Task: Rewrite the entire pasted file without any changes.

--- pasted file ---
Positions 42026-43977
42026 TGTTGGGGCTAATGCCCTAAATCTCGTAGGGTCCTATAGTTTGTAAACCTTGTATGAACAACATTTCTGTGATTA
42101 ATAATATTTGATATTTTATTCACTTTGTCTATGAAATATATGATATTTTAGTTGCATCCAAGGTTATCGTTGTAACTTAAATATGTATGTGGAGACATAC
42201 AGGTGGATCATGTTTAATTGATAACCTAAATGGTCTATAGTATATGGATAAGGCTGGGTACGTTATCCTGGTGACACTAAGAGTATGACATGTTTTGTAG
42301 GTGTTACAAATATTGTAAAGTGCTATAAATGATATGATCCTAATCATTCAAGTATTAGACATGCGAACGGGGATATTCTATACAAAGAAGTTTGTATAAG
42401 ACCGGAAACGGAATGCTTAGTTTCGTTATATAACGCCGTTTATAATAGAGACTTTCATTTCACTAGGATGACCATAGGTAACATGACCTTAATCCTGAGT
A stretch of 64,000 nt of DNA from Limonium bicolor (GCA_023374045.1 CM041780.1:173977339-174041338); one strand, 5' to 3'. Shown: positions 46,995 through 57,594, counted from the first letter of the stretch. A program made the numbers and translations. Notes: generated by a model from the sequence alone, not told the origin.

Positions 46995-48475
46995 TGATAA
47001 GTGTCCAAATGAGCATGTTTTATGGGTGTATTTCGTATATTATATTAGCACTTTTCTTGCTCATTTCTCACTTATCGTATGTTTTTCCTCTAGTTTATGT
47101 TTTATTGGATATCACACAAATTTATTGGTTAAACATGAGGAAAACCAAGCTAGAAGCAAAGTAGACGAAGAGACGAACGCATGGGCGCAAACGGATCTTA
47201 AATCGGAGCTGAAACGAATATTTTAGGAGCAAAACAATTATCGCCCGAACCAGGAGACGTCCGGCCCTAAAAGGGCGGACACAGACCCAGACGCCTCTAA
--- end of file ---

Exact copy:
Positions 42026-43977
42026 TGTTGGGGCTAATGCCCTAAATCTCGTAGGGTCCTATAGTTTGTAAACCTTGTATGAACAACATTTCTGTGATTA
42101 ATAATATTTGATATTTTATTCACTTTGTCTATGAAATATATGATATTTTAGTTGCATCCAAGGTTATCGTTGTAACTTAAATATGTATGTGGAGACATAC
42201 AGGTGGATCATGTTTAATTGATAACCTAAATGGTCTATAGTATATGGATAAGGCTGGGTACGTTATCCTGGTGACACTAAGAGTATGACATGTTTTGTAG
42301 GTGTTACAAATATTGTAAAGTGCTATAAATGATATGATCCTAATCATTCAAGTATTAGACATGCGAACGGGGATATTCTATACAAAGAAGTTTGTATAAG
42401 ACCGGAAACGGAATGCTTAGTTTCGTTATATAACGCCGTTTATAATAGAGACTTTCATTTCACTAGGATGACCATAGGTAACATGACCTTAATCCTGAGT
A stretch of 64,000 nt of DNA from Limonium bicolor (GCA_023374045.1 CM041780.1:173977339-174041338); one strand, 5' to 3'. Shown: positions 46,995 through 57,594, counted from the first letter of the stretch. A program made the numbers and translations. Notes: generated by a model from the sequence alone, not told the origin.

Positions 46995-48475
46995 TGATAA
47001 GTGTCCAAATGAGCATGTTTTATGGGTGTATTTCGTATATTATATTAGCACTTTTCTTGCTCATTTCTCACTTATCGTATGTTTTTCCTCTAGTTTATGT
47101 TTTATTGGATATCACACAAATTTATTGGTTAAACATGAGGAAAACCAAGCTAGAAGCAAAGTAGACGAAGAGACGAACGCATGGGCGCAAACGGATCTTA
47201 AATCGGAGCTGAAACGAATATTTTAGGAGCAAAACAATTATCGCCCGAACCAGGAGACGTCCGGCCCTAAAAGGGCGGACACAGACCCAGACGCCTCTAA